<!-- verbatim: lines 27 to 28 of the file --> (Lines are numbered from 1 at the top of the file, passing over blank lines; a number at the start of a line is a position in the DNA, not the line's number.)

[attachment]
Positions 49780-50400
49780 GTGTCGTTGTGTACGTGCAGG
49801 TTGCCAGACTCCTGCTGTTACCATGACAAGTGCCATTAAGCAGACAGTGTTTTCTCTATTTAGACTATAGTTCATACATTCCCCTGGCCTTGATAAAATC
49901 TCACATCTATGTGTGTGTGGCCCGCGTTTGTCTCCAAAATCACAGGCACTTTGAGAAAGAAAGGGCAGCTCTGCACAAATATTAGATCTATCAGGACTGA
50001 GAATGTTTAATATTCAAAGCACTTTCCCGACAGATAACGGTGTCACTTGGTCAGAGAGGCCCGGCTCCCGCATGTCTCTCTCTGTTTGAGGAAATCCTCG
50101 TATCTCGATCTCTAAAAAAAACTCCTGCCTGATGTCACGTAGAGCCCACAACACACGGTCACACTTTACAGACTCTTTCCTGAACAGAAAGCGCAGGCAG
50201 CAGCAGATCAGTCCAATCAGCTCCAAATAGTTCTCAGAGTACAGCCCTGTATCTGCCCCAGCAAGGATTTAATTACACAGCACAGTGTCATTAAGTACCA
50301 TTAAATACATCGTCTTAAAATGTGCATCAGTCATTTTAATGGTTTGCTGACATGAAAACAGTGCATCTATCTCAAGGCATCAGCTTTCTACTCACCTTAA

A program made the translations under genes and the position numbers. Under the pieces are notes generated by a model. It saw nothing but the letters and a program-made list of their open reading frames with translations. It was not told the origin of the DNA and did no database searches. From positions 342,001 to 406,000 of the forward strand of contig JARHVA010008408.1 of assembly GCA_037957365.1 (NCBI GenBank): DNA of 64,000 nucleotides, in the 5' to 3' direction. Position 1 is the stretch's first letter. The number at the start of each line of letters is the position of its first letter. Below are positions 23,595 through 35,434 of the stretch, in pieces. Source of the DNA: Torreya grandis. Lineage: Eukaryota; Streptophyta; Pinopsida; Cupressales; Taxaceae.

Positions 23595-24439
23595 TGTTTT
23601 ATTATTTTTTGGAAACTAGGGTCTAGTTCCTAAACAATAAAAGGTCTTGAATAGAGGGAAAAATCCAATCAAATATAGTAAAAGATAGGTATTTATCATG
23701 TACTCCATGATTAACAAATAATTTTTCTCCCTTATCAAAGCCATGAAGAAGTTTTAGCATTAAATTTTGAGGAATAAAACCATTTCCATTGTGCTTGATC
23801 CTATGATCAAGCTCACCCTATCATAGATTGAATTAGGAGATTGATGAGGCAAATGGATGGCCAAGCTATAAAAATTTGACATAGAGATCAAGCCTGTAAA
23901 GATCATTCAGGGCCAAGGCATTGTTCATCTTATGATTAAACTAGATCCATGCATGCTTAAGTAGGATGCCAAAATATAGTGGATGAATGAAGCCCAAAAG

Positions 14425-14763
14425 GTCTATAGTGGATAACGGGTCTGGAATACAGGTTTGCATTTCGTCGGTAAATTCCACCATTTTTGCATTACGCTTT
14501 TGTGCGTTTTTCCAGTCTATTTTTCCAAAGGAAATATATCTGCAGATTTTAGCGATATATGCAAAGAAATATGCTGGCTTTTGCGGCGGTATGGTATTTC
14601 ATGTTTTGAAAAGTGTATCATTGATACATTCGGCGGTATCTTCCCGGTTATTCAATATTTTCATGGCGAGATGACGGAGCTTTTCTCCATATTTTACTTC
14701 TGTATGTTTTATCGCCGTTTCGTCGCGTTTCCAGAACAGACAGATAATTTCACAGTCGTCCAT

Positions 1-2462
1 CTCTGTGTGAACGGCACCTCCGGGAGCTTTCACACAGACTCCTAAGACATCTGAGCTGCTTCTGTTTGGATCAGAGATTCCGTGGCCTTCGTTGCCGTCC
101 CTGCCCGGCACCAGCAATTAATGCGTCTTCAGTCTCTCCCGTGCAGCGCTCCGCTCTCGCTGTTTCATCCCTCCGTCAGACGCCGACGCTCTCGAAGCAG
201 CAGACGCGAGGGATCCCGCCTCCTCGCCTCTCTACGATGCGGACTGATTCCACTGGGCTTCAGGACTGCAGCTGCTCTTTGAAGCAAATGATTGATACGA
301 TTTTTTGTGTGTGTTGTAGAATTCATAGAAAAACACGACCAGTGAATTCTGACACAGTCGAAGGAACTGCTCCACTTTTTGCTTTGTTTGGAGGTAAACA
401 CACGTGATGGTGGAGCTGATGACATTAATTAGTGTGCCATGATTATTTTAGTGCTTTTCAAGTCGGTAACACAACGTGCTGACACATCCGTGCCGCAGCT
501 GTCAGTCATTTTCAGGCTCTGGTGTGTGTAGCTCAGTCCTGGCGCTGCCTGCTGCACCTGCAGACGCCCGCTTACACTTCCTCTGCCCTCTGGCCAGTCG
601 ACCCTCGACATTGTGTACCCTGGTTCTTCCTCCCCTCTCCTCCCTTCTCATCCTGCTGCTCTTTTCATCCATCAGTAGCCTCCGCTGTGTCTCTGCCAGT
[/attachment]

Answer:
501 GTCAGTCATTTTCAGGCTCTGGTGTGTGTAGCTCAGTCCTGGCGCTGCCTGCTGCACCTGCAGACGCCCGCTTACACTTCCTCTGCCCTCTGGCCAGTCG
601 ACCCTCGACATTGTGTACCCTGGTTCTTCCTCCCCTCTCCTCCCTTCTCATCCTGCTGCTCTTTTCATCCATCAGTAGCCTCCGCTGTGTCTCTGCCAGT